Tuesday, 11 September 2007

A Cameroon Busker in London...

According to the dictionary, a busker is a person who entertains for money in public places. I once heard an elderly Englishman declaring boldly prior to an event that wasn’t well organised. “Let us just busk it…” meaning we shall improvise or take it by ear (as it comes, so to speak).

If you live in London, busking might visually mean playing music in underground train stations (tubes) and nowadays buskers are treated decently with well positioned spots. Many years ago I was on tour in the UK and for few days had to busk because of a few cancelled gigs. One thing you should know.
Busking can be lucrative and I would make a minimum of fifty pounds in a couple of hours. I was playing my Berimbau in one of the tube stations when two police men knocked on my heaven’s door.
“You Nigerian! Get your bow and arrow away from here. Can’t you see the sign?”
Those were the Thatcher days. It was illegal to do street music. Busking was in demand and it was liked, nevertheless. That’s why commuters always throw money at you.
Music has always been a healing force; and for someone coming from work it is always good to be soothed and cheered by a catchy tune. Today buskers are screened before making this arranged noise.
Last week I was ambling out of the Liverpool tube station and picked up a peculiar African guitar sound. It is rare to hear African music unless you are in markets or certain neighbourhoods where Africans are partying. It was distinct and there I was snapping photos of none other than Mr. High Blood Consultant from Cameroon. He was perched on a stool strumming and selling his CD with a surprising title: “Tribute to Princess Diana.”

I have always been a sucker for music from Cameroon. The bug caught me in the days of Manu Dibangu’s international “Soul Makossa” bash back in the 1970’s followed by San Fan Thomas album hit of the 1980’s…which was so good you still hear it on African dancing floors. Cameroonians have this distinct sound and their hits are everlasting. Recently a song that has become the darling of African jiggle is “Wago.” Someone told me the composer is Cameroonian. Wrong or right, I wouldn’t be dumbfounded.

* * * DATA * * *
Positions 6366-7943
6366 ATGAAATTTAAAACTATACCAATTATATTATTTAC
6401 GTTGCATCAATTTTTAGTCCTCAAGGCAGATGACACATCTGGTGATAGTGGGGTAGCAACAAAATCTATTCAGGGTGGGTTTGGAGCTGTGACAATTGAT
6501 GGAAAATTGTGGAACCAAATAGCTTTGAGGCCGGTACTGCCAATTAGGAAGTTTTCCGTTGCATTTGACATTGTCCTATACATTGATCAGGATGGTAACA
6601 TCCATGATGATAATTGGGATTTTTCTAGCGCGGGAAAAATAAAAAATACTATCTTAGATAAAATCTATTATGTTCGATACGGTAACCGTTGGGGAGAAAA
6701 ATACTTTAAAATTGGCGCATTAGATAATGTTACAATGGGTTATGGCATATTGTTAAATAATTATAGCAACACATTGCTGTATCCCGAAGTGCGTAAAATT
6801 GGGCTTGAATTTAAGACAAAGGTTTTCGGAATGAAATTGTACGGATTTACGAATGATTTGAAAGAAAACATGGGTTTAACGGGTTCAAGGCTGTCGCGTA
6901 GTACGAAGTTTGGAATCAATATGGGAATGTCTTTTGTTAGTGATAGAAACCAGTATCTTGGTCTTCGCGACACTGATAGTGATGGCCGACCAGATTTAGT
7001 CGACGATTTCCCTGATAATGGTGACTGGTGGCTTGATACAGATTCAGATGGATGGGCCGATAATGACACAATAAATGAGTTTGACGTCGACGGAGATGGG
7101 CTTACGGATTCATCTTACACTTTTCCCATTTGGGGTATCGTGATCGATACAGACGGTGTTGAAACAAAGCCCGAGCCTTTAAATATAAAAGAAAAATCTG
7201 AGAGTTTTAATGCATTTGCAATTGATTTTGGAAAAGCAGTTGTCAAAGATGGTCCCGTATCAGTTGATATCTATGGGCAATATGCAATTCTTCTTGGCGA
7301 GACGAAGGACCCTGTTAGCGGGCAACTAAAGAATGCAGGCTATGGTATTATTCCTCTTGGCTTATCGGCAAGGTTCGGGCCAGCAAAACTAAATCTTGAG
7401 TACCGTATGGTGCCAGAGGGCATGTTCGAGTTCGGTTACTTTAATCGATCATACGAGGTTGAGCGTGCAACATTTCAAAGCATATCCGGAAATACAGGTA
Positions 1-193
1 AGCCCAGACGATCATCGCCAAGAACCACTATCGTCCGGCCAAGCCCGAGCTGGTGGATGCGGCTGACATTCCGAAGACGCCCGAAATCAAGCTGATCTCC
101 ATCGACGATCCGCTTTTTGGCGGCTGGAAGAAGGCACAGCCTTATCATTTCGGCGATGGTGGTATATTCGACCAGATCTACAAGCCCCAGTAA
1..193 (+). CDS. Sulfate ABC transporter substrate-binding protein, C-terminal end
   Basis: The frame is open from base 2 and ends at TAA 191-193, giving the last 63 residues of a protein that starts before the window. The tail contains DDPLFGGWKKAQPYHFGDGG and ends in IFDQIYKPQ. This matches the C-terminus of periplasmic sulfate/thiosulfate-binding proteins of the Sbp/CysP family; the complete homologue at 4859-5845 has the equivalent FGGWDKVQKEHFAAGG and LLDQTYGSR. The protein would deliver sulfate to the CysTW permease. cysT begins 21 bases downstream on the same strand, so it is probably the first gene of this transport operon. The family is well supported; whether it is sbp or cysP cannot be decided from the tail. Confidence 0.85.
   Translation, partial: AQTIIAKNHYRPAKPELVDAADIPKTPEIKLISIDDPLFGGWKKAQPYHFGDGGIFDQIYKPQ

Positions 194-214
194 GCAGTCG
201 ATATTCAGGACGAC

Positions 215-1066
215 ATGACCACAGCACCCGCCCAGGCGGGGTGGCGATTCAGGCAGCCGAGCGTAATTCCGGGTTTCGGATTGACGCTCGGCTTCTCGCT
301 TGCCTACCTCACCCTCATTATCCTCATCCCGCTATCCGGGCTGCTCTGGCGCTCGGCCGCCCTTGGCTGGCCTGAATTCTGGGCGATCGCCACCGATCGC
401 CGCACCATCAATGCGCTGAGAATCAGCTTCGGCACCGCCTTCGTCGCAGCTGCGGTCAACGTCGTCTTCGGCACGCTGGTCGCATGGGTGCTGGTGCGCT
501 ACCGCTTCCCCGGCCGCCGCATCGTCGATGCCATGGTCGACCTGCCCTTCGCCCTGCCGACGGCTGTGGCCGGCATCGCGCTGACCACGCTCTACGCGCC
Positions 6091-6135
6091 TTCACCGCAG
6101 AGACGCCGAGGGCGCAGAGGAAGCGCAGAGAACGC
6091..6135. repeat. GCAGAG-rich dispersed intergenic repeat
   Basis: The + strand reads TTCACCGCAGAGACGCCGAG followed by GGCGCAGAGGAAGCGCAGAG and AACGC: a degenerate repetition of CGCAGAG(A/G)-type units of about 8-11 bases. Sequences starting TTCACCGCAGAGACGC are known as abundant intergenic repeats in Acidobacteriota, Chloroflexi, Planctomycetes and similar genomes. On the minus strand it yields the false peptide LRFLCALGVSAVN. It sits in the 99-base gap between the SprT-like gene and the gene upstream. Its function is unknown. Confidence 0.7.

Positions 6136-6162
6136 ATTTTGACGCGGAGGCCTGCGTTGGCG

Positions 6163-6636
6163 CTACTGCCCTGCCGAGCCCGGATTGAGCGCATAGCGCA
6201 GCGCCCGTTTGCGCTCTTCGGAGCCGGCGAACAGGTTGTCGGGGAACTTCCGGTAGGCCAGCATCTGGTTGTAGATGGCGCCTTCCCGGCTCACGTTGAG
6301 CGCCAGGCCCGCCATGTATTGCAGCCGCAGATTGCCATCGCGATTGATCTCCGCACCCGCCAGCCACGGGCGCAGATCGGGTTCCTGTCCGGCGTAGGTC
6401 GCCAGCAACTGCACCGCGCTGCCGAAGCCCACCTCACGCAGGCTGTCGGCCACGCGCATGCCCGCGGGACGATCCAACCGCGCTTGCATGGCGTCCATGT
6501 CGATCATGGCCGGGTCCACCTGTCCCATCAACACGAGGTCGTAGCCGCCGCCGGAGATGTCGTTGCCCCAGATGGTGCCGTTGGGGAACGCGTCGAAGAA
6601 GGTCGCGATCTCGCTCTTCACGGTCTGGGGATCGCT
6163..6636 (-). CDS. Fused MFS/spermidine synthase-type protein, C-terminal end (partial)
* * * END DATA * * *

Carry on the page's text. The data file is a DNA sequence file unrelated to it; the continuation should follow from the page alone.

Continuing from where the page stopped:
Anyway, back to the Liverpool street entertainer.
Mr. High Blood Consultant’s lullabies were mainly in English and all about the subject of love. First? Loss.
“We hope you rest in perfect peace” (Tribute to Diana); “Oh mother you seem so far away.” (Oh Mother).
Newfound love. “I was lonely until you came along” and “I wish you stay forever.”(Angela). Then, Frankness. “I am not rich yet you love me. I cannot understand why you love me.” (Track Three).
One up beat track was in Bamileke (Cameroon dialect).
I was astonished at the absence of French lyrics; suggesting perhaps this artist is trying to find acceptance in the elusive, Anglo-American rock and roll market. Some of us are always trying to do that. But the successful stars don’t. I am talking of Youssou Nd’our and Selif Keita, for instance, who always sing in their mother tongues.
Legend has it that some musicians were discovered while busking.
I am not sure about this particular busker’s chances, but what I liked was his frankness. Tell me. What more do you want from a singer- songwriter if not a genuine heart? Isn’t that what made great music in the past?
His email? meguen2ko@yahoo.co.uk.

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